Maps in times of trouble

Internet usage in general, goes up during disasters. A large number of internet searches quickly follow catastrophes and major world events. Google, for example, reported that searches for news-related sites increased 60 times over normal levels on September 11. The London bombings in July 2005 showed a similar search peak according to the Google Zeitgeist for 2005.

In Google Trends there appears to be similar peaks in maps searches during these crises as well. It is probably safe to infer that there was dramatically increased map usage as well when the catastrophe was location based.

Search: London Map, Paris Map

Search: Madrid Map

The peaks are very short lived, lasting one or the most two days:

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Google fixing lost “saved locations” problem in Maps

There have been numerous reports in the Google Maps Troubleshooting Group over the past few days of missing locations in Maps. Here’s Sparky description the problem:

I’m an avid user of Google Maps, and have between 50 and 100 saved locations, that auto-complete when I type in the search box, in addition to being able to edit them using the arrow link to the right of the search box. 

As late as last Friday the 7th of November, I was using my saved locations to get directions, etc.  This evening, I clicked a “Map This” link from GMail to add another saved location, and it was the only one present in the list.  I was using Firefox 3 at the time, and have since closed out, and signed back in, both with Firefox 3 and IE 6, but much to my dismay, the only location available is the one that I just clicked on from the e-mail.  My default location is no longer set, and none of the old ones appear, even when using the “Edit Saved Locations” link by the search box. Also, the “Save locations automatically” box is still, and always has been, checked for me. 

Google has acknowledged the problem and promised a fix in an email sent this morning by Maps Guide Mike:

We’re currently fixing a problem that has caused some people to lose
access to their saved locations (addressbook) data. The data should be
accessible again shortly – our sincere apologies for this outage.

Microsoft Azure catches Google’s PlusBox Blues

Microsoft Azure, Microsoft’s cloud computing initiative, is at the moment vaporware, more ideas and flows charts than a product. Perhaps the reason for its yet unfinished status is that the office is but a corner table at a cafe in Freeport, ME.

Or at least according to the Google PlusBox, that is the case. When you  search for Microsoft Azure on Google, the PlusBox for the Microsoft Azure Website takes you to the Azure Cafe, near the L.L. Bean store. It may be terrible for Microsoft’s productivity but it is great for morale and lunch breaks are a snap!

Reader Maarten Oosterink caught this example of Google’s mistake in their PlusBox assignments and pointed it out to me. As I told Maarten, the PlusBox is a weird beast algorithmically. It predates the Local Business Center and relies on signals from across the web that Google uses to assign it to a search result, often times erroneously. This is great example of exactly how weird and error prone can at times be.

Fixing a erroneous PlusBox is no simple matter as Google offers no formal mechanism for correcting their mistaken assignment. Continue reading

Local Links of Interest

Dr. Larry Cornett on Universal & Blended Search – Manoj Jasra, WebProNews

A brief but interesting interview with Yahoo and how they view universal search and how they plan to gain leverage in the search market.

Argentina Finally has Street Maps - Google Maps Mania

A long time in coming but Argentina’s major cities now have Maps

Fighting Traffic Jams With Data - Roger Cheng, WSJ.com

An interesting piece on cars as both clients and peers in networks that utilize the automobile as a source of data. One researcher describes a technique to use iPhones and a new, quicker way to attach to Wifi networks to provide real time traffic info.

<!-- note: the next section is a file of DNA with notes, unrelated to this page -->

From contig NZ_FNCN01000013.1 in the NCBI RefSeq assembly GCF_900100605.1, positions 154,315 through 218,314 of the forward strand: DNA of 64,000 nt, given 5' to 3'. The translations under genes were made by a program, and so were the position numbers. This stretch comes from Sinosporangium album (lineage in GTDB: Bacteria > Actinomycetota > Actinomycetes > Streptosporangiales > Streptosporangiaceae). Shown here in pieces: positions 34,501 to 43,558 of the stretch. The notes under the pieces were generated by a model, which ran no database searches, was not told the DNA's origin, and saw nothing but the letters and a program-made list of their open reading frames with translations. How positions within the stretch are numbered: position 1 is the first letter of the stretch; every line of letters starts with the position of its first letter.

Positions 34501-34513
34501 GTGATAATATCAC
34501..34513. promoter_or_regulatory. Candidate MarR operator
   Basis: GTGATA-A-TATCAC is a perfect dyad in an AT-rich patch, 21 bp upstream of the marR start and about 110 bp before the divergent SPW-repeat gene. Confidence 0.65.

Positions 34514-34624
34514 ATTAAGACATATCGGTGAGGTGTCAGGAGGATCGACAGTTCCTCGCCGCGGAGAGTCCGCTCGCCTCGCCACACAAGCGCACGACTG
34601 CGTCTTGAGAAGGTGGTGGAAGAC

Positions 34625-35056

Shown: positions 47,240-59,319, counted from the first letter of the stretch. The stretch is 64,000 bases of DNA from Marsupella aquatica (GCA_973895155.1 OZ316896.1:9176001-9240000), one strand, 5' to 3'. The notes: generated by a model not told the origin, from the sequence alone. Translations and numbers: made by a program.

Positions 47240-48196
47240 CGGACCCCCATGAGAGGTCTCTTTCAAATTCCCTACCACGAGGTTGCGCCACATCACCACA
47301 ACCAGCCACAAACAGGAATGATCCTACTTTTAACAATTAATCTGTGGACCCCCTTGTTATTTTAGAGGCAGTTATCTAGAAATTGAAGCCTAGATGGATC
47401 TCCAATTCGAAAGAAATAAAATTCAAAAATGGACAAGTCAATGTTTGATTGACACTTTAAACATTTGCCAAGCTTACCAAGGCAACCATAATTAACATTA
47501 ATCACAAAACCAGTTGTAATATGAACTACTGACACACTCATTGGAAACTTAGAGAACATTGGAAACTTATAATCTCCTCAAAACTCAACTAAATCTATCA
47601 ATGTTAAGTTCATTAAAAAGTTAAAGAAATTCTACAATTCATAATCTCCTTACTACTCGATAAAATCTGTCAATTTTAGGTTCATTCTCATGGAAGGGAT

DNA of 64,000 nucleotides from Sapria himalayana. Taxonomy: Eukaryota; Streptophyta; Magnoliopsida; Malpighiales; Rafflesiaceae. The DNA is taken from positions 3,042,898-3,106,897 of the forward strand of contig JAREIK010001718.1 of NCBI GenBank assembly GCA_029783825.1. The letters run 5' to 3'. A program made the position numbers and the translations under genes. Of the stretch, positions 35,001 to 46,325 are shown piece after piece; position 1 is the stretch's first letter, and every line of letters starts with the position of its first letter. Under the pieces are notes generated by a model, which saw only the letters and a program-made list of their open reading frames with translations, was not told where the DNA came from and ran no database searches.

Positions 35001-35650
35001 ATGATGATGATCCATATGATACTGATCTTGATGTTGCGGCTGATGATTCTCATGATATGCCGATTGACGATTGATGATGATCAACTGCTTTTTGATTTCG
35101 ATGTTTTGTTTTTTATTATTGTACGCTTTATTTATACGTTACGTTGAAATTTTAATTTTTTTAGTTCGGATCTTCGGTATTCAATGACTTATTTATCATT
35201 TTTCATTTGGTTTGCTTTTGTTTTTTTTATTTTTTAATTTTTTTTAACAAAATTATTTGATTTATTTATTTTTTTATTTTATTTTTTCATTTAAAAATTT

Google iPhone Voice Search – It’s All About the Ads - Michael Gray, SEOBlog

While everyone is fawning over Google for releasing a useful app (yahoo and microsoft should take notice), the part that everyone is missing is, this is all part of larger strategy to get people more comfortable with mobile and voice searches. Once google has achieved that goal, be prepared for more mobile advertising.

TIVO Delivers: Local Ads

The Wall Street Journal reported yesterday that Tivo was now offering up the ability to order a Domino’s Pizza from your couch. Apparently the pizza offer pops up if you fast forward thru a Domino’s advertisement (that will teach you).

You can choose pickup or home delivery via a simple pop up screen. If you can convince the delivery man to hand the pizza through your living room window, there will be no need to step off of the couch prior to devouring your snack. 

Last February, after seeing the AppleTV2 at MacWorld, I noted that Apple had the perfect local ad delivery system in place. It struck me that Apple already had all of the elements in AppleTV2 that would make for compelling local ad delivery: location awareness, attentive audience, knowledge about tastes & interests, a credit card on hand (just one click away), demographic information and a recent patent filing for delivering contextual advertising.

Seems Tivo has beaten them to the  the pizza.

New Google Toolbar Map Gadget – all maps all the time

Some of us are Map junkies. Now we can have all Maps all the time. You can experience your fix without needing to leave whatever site you are browsing at the moment with a newly announced Google Maps gadget for use on the  Google Toolbar 5 (for Internet Explorer or Firefox).

The gadget sits neatly tucked away until you click on the compass in your tool bar at which point a map pops out that allows you to do a local search and get directions.

Google Maps – Still Loading Slow? Try HTML

My family lives out in the country. There are deer, turkey and bears wandering through our front yard. Even though we live in the boonies we are only 10 minutes from my office in Olean, 90 minutes from Buffalo, 3 hours from Toronto and only 5.5 hours from NY City. We have the best of both worlds with one exception. 

We still have dial up. Not 56k dial-up, but end of the phone line, crackling 23k baud on a good day, dial-up. 

Web 2.0 sites are problematic at best and many new sites take forever and a day if they decide to load. Given the general movement towards more complex sites, a number of sites end up being completely off limits to us. Satellite is not really an option, DSL and cable are not available.